Saint Mary’s, Metro Library Deal Could Spark More Links
WYOMING — A partnership that will bring a branch of the Lacks Cancer Center's Warren Reynolds Library to Metro Health's new cancer center is the first sign of a growing interest in joint projects for the two local hospitals.
"We are meeting on a regular basis to discuss other ways we can collaborate and work together to improve health care for residents in West Michigan," Metro Health Vice President of Growth Strategies Brian Jepson said. "It's certainly not just limited to cancer."
He said quarterly meetings have included, in addition to himself, the CEOs of both hospitals — Phil McCorkle of Saint Mary's and Mike Faas of Metro Health; Saint Mary's COO Randy Wagner; and medical directors Dr. David Baumgartner of Saint Mary's and Dr. Bill Cunningham of Metro.
But those meetings have been occurring more frequently as the two hospitals try to capitalize on a roll, Jepson said.
"We're feeling right now we have some momentum, and we are wanting to capitalize on the momentum we have," he said.
Wagner, who spent 25 years at Butterworth Hospital and its successor, Spectrum Health, said collaborations between Grand Rapids hospitals are nothing new.
"I'm not sure there's anything different in terms of what we're trying to accomplish: that is, more efficient, broader access to health care service," Wagner said. "We have different players and different circumstances at each of our two hospitals that may have created an opportunity for us to work more closely together. We're not necessarily trying to knock anybody down. We are trying to hold hands, albeit more tightly."
Jepson noted that collaborations between the two already include quality initiatives through the Regional Delivery Network, which also includes Mercy Health Partners in Muskegon, Carson Health Network and Sheridan Community Hospital. "That's something we can continue to build on," Jepson said.
Wagner said they've discussed collaborating on physician recruitment and sharing technology.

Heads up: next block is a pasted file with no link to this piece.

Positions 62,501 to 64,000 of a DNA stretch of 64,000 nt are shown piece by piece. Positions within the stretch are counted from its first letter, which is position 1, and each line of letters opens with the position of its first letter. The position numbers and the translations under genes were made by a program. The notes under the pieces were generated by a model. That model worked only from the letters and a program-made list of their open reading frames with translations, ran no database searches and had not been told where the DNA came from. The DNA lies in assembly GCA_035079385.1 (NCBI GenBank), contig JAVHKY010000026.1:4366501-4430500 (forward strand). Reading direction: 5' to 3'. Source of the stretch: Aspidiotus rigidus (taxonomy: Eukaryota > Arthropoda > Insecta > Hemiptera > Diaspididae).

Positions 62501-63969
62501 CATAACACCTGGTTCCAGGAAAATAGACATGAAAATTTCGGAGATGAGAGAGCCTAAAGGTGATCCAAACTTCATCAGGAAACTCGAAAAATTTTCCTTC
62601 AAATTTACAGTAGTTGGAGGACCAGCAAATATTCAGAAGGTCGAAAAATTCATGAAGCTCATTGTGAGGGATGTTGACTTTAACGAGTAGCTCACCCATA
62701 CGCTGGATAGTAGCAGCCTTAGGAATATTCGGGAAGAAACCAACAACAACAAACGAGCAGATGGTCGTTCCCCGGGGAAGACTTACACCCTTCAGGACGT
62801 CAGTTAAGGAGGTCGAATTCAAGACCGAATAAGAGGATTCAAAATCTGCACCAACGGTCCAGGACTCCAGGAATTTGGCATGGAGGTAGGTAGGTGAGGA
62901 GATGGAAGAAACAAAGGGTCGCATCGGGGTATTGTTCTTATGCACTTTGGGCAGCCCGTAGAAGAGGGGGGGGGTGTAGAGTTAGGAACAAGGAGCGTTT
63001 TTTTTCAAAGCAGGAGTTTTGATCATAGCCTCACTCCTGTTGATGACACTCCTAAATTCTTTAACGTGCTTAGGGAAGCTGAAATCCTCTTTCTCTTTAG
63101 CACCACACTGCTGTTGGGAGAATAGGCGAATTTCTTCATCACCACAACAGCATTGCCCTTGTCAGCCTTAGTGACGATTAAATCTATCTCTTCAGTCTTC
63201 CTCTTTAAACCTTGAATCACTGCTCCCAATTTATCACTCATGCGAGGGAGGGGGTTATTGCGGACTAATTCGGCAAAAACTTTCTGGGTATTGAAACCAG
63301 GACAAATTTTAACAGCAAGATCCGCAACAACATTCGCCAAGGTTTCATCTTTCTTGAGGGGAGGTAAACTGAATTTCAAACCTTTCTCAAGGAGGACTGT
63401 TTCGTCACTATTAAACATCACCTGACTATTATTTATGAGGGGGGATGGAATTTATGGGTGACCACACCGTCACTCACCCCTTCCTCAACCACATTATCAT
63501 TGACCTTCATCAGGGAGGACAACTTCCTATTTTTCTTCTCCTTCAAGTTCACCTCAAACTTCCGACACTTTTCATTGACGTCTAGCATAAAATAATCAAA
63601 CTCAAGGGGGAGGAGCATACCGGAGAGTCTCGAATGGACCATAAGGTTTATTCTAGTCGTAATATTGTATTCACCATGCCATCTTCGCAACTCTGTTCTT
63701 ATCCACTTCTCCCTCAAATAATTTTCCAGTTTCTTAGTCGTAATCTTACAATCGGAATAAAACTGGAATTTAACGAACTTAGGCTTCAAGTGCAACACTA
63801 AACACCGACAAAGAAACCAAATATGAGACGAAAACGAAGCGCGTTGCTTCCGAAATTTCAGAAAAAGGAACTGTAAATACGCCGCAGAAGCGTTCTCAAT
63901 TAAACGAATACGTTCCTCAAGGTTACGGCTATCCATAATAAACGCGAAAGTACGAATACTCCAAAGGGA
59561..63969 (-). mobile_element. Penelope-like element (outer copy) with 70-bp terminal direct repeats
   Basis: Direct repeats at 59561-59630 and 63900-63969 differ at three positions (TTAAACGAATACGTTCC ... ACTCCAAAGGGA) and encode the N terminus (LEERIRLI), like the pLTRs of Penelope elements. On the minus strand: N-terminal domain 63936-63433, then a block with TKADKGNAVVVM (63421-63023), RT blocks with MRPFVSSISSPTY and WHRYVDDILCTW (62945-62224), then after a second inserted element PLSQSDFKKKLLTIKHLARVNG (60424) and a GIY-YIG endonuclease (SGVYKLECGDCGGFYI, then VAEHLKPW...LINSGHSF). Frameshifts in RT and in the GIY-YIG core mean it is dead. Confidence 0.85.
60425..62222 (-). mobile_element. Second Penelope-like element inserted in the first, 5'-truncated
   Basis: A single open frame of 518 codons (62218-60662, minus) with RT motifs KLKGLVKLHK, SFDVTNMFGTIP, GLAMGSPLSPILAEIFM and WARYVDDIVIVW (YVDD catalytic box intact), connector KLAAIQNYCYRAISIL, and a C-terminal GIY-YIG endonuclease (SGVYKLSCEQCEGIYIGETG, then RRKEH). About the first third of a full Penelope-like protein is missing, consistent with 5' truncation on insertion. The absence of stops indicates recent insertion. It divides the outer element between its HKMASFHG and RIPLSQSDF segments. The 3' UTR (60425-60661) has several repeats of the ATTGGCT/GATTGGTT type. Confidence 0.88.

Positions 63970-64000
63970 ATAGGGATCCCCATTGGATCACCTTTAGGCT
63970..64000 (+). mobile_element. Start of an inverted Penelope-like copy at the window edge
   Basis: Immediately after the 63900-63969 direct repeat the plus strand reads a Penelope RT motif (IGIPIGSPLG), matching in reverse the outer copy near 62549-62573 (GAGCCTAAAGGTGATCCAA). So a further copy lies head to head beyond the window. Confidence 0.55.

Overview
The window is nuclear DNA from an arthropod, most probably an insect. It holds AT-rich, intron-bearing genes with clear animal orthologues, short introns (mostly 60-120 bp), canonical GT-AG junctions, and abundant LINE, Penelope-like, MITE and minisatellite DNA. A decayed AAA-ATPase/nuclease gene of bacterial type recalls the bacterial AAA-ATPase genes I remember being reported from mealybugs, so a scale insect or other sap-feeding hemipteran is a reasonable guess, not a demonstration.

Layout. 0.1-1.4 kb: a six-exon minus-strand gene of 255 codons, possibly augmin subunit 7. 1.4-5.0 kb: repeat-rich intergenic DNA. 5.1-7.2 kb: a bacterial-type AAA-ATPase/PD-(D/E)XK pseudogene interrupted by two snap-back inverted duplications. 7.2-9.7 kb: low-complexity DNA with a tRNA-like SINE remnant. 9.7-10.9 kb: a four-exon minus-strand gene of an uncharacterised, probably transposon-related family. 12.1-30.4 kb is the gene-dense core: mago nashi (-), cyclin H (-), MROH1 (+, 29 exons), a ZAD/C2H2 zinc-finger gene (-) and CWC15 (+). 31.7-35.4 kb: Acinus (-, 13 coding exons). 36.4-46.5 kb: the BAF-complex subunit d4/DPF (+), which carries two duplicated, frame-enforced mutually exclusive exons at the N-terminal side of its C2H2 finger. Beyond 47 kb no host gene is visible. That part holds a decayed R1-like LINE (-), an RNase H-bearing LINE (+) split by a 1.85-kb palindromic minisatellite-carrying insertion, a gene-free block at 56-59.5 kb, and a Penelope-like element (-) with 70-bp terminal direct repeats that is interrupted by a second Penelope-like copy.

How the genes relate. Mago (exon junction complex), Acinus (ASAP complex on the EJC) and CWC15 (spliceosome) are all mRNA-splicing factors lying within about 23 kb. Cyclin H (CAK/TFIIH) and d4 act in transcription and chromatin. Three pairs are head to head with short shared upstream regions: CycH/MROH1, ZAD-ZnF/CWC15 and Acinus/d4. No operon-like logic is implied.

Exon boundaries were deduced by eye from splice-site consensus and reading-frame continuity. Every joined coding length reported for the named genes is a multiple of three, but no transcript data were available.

"Obviously, the people who are sitting around the room are those individuals who are positioned in the organization to understand the different strategies, long-range goals and visions that each of the organizations have," Wagner added. "Having that understanding, we're able to talk about where there are consistencies around those goals and visions, and what opportunities might be available to us to share the vision and the resources to be successful around those goals."
The Cancer Center at Metro Health Village, 5950 Metro Way SW, opened June 30 for chemotherapy services under the auspices of Dr. Michael Zakem, a partner in Cancer & Hematology Centers of Western Michigan and a long-time leader at Metro Health.
For radiation services, Metro Health is becoming the eighth member of the University of Michigan's Radiation Oncology Network, which provides supervision and expertise for radiation programs across the state. Those services are expected to launch in the fall.
Competition in cancer care is heating up in West Michigan, as providers look for efficiencies in the face of shrinking reimbursements and vie for patient loyalty with value-added services such as food service, counseling and reduced paperwork.
Spectrum Health's Lemmen-Holton Cancer Pavilion also opened June 30. Spectrum also is a partner in the Lakeshore Area Radiation Oncology Center in Holland, which is undergoing a major remodeling this year. Earlier this year, Muskegon's Mercy Health Partners unveiled a new cancer treatment center that had been planned prior to the April merger of Mercy General and Hackley hospitals.
Those cancer centers join the Lacks Cancer Center at Saint Mary's, which opened in 2005 and is the only one that incorporates its inpatient cancer unit.
"Time will tell. I feel like they (Metro Health and U-M) are drawing away from the hubs that we're trying to make at Saint Mary's and at Spectrum, where we can now pull the volume together we need," said Dr. Mark Campbell, president of CHCWM and executive director of the Spectrum Health Regional Cancer Network.
"Would we be better if we had a pediatric program out there, too? Would we be better if we had a Level 1 Trauma Center out there? Would we be better to move some burn patients out there? Would we be better to take other services that we realize, in order to maintain this high-tech team that we need, that we divide the volume of work and we parcel it off?
"If you think that gets you better care, then you should do it. If you think it moves you further from the mark, then I really don't think you should do it."
It's difficult to justify the cost of providing high-level equipment and personnel at every location, Campbell said. But he said the presence of the University of Michigan in the local health care market will be too small to pose much threat to Spectrum Health's Lemmen-Holton Cancer Pavilion.
"Radiotherapy is not for every patient. It's for a fraction of patients and it's only for a finite period," he said.
Metro Health and the University of Michigan Health System signed a contract recently for U-M to provide radiation services at Metro Health's new center, beginning later this year. On hand for the signing were Metro Health President & CEO Mike Faas, Dr. Michael Zakem of Metro Health and Cancer & Hematology Centers of Western Michigan, and Dr. Theodore Lawrence, who heads the U-M Medical School's Department of Radiation Oncology.